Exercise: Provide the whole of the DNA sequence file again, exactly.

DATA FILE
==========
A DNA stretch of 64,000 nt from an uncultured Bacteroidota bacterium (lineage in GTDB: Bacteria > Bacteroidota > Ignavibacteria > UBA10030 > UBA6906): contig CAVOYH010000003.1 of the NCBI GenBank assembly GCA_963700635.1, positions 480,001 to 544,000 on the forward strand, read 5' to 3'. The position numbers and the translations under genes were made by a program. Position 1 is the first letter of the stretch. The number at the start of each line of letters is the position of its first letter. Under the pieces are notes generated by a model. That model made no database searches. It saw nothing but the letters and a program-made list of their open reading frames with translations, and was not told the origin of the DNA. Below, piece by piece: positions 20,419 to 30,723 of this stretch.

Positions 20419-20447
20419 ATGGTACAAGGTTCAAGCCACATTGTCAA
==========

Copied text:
A DNA stretch of 64,000 nt from an uncultured Bacteroidota bacterium (lineage in GTDB: Bacteria > Bacteroidota > Ignavibacteria > UBA10030 > UBA6906): contig CAVOYH010000003.1 of the NCBI GenBank assembly GCA_963700635.1, positions 480,001 to 544,000 on the forward strand, read 5' to 3'. The position numbers and the translations under genes were made by a program. Position 1 is the first letter of the stretch. The number at the start of each line of letters is the position of its first letter. Under the pieces are notes generated by a model. That model made no database searches. It saw nothing but the letters and a program-made list of their open reading frames with translations, and was not told the origin of the DNA. Below, piece by piece: positions 20,419 to 30,723 of this stretch.

Positions 20419-20447
20419 ATGGTACAAGGTTCAAGCCACATTGTCAA